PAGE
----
As it is known dogs understand everything but do not talk. Anyone who has ever looked into the eyes of a dog will no longer doubt the truth of this. But how do they see the world?
There were carried out a range of experiments to find out whether it is possible in any way to get a dog to distinguish colors. Normally scientists used food in the experiments. A certain color meant a signal to eat, others did not. All the time the dog was not able to differentiate one color from another. In distinguishing things dogs rely on their exclusive scent.
The majority of people believe that dogs observe the environment in black and white colors and define the outlines of objects on a special level of brightness. Earlier colored objects even were not used in training dogs not to confuse them. But experts succeeded to prove that dogs are able to differentiate colors, though in a restricted variety. This allows them to distinguish objects and choose the most appropriate selection for them.
In 2012, American scientist Jay Neitz from the University of Washington found out that vision in dogs still not a monochrome one, but the perception of color is developed weaker than a human. This it depends on the fact that humans have three kinds of photoreceptor cones in retina and dogs - only two of them. Therefore dogs, as a color-blind cannot adequately observe red and green colors.
Yes, it’s true that dogs are not able to recognize all the variety of colors, as humans, but it does not mean they see everything around us in black and white. They simply cannot grasp the "real" color of the thing. Nevertheless, dog’s vision is like color-blind’s vision. The dog does not see a rainbow as we do. It cannot differentiate between red and green colors and both of that colors from yellow and orange. This means that if dog’s favorite yellow ball gets on the green grass, the dog won’t be able to find it because the yellow ball will merge for a dog with green grass background. But blue ball dog cannot confuse with the grass, or with any subject of any other color.
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Together with color perception, dogs and humans have other variances in vision. For example, the dog eyesight is not as sharp as humans. Dogs are more short-sighted than we are. When looking at an object from the same distance, the object may be clear to us, but blurred for dogs. Dogs are also less perceptive to the brightness change. To sum up, dogs simply cannot perceive color as rich and colorful as we do.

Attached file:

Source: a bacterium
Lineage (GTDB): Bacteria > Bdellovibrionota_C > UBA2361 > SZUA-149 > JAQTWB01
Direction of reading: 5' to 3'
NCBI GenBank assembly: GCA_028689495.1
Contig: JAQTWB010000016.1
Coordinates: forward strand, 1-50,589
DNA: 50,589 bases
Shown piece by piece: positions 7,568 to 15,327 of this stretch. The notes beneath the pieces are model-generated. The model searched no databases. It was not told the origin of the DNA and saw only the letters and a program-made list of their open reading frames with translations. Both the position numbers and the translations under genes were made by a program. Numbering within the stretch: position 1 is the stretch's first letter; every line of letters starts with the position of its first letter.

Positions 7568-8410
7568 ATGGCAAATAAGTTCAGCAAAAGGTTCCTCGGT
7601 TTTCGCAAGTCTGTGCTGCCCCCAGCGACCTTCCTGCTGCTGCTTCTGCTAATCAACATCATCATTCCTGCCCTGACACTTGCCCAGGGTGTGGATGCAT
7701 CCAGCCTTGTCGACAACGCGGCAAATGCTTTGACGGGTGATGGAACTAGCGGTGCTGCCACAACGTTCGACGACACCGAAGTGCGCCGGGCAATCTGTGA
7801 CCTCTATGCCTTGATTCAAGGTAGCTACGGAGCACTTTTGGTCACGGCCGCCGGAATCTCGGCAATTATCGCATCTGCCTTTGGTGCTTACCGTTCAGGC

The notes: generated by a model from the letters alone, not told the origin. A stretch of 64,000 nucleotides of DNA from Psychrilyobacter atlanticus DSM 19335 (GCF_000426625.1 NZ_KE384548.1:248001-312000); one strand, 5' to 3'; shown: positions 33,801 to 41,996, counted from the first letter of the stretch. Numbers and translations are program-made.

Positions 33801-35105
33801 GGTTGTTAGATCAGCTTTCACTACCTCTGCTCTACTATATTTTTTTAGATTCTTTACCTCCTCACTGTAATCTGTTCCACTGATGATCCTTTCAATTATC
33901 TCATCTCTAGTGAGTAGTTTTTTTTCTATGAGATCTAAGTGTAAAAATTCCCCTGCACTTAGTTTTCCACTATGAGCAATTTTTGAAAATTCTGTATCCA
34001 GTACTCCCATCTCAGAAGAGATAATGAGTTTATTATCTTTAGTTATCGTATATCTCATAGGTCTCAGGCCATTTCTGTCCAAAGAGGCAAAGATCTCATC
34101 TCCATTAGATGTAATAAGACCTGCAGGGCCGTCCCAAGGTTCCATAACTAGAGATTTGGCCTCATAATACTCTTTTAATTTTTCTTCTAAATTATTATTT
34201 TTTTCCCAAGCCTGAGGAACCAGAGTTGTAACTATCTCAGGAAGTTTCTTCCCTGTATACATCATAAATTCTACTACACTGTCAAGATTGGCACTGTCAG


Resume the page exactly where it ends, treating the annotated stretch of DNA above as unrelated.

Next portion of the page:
At the same time dogs have some advantages in vision compared to persons. The eyes of a dog are positioned on the sides of the head. That allows them to have a wider angle of outlying vision than we have. This is balanced by the thing that they have a less visual sharpness and perceive colors not as deep as we do.
Dogs have cells-rods that permit them to capture as much light as possible. They also have reflective retina cells that form the tapetum. Tapetum makes dogs eyes "shining", and it also improves their capability to see in vague light.
Dogs also have more cells in the retina responsible for identifying the movement. This allows them to notice motion even at large distances. Thus, the dog sees better in low light (at dusk and dawn) and can more accurately determine motion.
Why do dogs have a specific vision?
Nature has provided dogs with special visual abilities that allow them to survive and thrive in the wild. Good seeing at dusk and distinguishing the slightest movement in the woods at a great distance makes the dog a good hunter. These capabilities also help the dog to recognize that it may become a victim and must run.
Times have changed, and today the majority of dogs are members of the human families where they’re provided with food, as well as they’re protected from predators. However, these visual abilities in dogs remain unchanged.
Why should pet owners be aware of their visual abilities?
Knowing how and what your dog can see, you will be able to treat it in a proper way. For example, you should take into account to the color gamma of your dog when buying toys for it. It will like yellow and blue toys more than the red. You'll understand why a bird flying away distracts your pet. You will also learn how to get its attention - you have to stand right in front of it, covering the maximum angle of view.
And at the next time, when you are lucky enough to see a rainbow in the sky, you will be sure that your dog also enjoys it. It will not see all the colors of the rainbow but will be able to define the yellow and blue colors. And it will be great for it!
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